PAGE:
EXAMPLE B Cross-linking of soluble Polyacrolein To a suitable glass-lined reaction vessel equipped with stirrer and nitrogen gas inlet are added 2,500 ml. of the polyacrolein bisulfite adduct produced in Example A, above, in 4,000 ml. of distilled water. The solution is gently stirred and 300 parts of 1,6- hexamethylene diamine in 400 ml. of distilled water are added drop-wise over a 4 hour period. A yellow. crosslinked polymer becomes suspended and is heated to 60C. under a heavy nitrogen blanket for 10 minutes and then cooled to room temperature. The polymer is filtered through cheese cloth, placed in a Buchner funnel and washed thoroughly with water. The crosslinked polymer is then slurried gently with ten times its volume of water for 15-20 minutes, allowed to stand 20 minutes and filtered. The washing procedure is repeated until the pH of the washings are between 6.5 and 7.0. The solid adduct is then slurried gently for 20 minutes with 1.0M disodium phosphate adjusted to pH 6.5 and washed with distilled water.
EXAMPLE C Preparation of paper containing bound diaphorase To a suitable reaction vessel is added 0.1 part of diaphorase and 80 ml. of phosphate buffer (0.1M; pH 7.2). The solution is allowed to stand in the refrigerator without agitation for 30 minutes. The enzyme is then completely dissolved by stirring. In a separate vessel are slurried 2.0 parts of the modified polyacrolein of Example B, above, with 50 ml. of the same phosphate buffer. After stirring 10 minutes, the pH is readjusted to 7.2 with 0.1N sodium hydroxide. The contents of both vessels are then admixed and allowed to stir gently overnight at 40C. The enzyme adduct is then filtered and washed with copious amounts of deionized water. Consistent binding yields of -97% are achieved using this method.
A 50/50 Albaeel/Astracel pulp (concentration 2.6 g./l00 cc.) is washed with water and subsequently with methanol to remove any residual sulfite and is then dried. To 10.0 parts of the resultant pulp are added 2.0 parts of the wet enzyme adduct in a suitable blending vessel. The ingredients are blended for 5 minutes, ice being added to the mixture to prevent heat build-up. The blended slurry is then processed into a paper mat about the thickness of standard filter paper and of 6 inch diameter on a British Hand Sheet Mold. The paper is dried in vacuo over a desiccant for 16 hours. The resultant sheet is then recovered.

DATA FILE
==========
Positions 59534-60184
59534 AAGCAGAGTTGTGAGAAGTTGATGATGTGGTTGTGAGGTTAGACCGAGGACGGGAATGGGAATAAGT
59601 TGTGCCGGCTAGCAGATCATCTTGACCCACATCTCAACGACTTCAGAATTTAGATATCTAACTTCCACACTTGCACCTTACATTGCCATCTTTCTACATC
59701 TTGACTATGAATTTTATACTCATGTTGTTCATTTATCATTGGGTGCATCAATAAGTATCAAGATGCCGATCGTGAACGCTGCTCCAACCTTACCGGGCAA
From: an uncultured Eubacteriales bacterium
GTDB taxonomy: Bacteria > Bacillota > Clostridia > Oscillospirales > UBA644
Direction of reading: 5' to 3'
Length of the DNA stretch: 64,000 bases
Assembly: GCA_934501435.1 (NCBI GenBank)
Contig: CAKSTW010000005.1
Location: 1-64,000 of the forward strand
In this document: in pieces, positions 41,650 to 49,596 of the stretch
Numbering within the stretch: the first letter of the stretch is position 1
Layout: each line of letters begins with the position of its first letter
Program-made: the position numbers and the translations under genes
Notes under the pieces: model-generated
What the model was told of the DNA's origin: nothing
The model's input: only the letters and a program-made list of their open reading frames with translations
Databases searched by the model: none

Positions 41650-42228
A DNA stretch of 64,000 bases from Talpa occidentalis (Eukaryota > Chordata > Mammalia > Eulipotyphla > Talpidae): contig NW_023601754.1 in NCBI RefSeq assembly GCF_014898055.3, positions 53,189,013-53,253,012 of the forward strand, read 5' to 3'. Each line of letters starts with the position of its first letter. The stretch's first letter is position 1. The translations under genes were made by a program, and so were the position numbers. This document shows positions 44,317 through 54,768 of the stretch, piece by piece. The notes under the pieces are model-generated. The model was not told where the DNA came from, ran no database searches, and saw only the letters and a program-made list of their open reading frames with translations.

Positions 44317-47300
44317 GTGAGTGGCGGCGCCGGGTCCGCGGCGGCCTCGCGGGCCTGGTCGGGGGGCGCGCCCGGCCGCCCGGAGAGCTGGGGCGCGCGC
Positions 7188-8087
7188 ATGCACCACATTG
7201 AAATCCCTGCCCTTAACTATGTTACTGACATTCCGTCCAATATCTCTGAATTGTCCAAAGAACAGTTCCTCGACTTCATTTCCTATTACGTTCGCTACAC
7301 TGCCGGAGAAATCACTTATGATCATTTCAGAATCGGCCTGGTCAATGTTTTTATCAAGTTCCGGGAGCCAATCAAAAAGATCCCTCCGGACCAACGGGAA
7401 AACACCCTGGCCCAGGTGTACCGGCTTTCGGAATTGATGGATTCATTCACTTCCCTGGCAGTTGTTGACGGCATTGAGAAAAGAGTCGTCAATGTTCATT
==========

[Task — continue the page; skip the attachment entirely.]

The following examples are set forth for purposes of illustration only and are not to be construed as limitations on the present invention except as set forth in the appended claims. All parts and percentages are by weight unless otherwise specified.
EXAMPLE I This paper of Example C, above, is saturated with 100 parts of an aqueous solution containing 0.7 part of spot, the intensity of which compares to that of a standard serum containing a known quantity of LDH.
EXAMPLES 3-8 The procedure of Example 2 is again followed except that the various components and concentrations thereof are varied to the extent set forth in Table I, below. Each test indicator produced therein utilizes the same paper and NAD of Example 2 with bound diaphopolymethacrylic acid, 1.0 part of tri buffer L 10 rase therein. The concentrations are set forth as per 2-amino-2-(hydroxymethy1)-l,3 propanedi l, 201) 100 parts of water or solvent. In each instance, the reparts of d maltose, 0.025 part of polyoxyethylene sultant test indicator functions effectively.